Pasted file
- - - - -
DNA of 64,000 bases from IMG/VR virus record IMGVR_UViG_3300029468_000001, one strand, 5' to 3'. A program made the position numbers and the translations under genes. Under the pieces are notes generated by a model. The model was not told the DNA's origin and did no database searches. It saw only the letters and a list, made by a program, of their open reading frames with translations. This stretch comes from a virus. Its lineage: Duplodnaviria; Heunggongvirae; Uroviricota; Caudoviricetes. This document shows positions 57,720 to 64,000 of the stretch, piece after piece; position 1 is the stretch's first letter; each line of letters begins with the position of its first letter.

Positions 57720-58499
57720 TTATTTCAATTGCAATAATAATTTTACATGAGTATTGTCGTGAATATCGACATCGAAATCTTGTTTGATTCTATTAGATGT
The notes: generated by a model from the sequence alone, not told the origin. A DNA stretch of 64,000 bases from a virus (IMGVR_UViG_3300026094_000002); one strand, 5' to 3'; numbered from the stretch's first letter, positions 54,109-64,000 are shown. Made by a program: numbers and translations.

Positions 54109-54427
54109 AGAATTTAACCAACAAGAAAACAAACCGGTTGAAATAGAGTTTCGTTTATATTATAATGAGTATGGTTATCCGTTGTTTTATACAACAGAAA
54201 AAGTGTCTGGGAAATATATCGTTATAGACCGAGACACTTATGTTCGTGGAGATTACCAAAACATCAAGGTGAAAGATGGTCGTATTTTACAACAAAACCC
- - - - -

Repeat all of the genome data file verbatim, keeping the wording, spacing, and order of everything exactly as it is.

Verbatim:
DNA of 64,000 bases from IMG/VR virus record IMGVR_UViG_3300029468_000001, one strand, 5' to 3'. A program made the position numbers and the translations under genes. Under the pieces are notes generated by a model. The model was not told the DNA's origin and did no database searches. It saw only the letters and a list, made by a program, of their open reading frames with translations. This stretch comes from a virus. Its lineage: Duplodnaviria; Heunggongvirae; Uroviricota; Caudoviricetes. This document shows positions 57,720 to 64,000 of the stretch, piece after piece; position 1 is the stretch's first letter; each line of letters begins with the position of its first letter.

Positions 57720-58499
57720 TTATTTCAATTGCAATAATAATTTTACATGAGTATTGTCGTGAATATCGACATCGAAATCTTGTTTGATTCTATTAGATGT
The notes: generated by a model from the sequence alone, not told the origin. A DNA stretch of 64,000 bases from a virus (IMGVR_UViG_3300026094_000002); one strand, 5' to 3'; numbered from the stretch's first letter, positions 54,109-64,000 are shown. Made by a program: numbers and translations.

Positions 54109-54427
54109 AGAATTTAACCAACAAGAAAACAAACCGGTTGAAATAGAGTTTCGTTTATATTATAATGAGTATGGTTATCCGTTGTTTTATACAACAGAAA
54201 AAGTGTCTGGGAAATATATCGTTATAGACCGAGACACTTATGTTCGTGGAGATTACCAAAACATCAAGGTGAAAGATGGTCGTATTTTACAACAAAACCC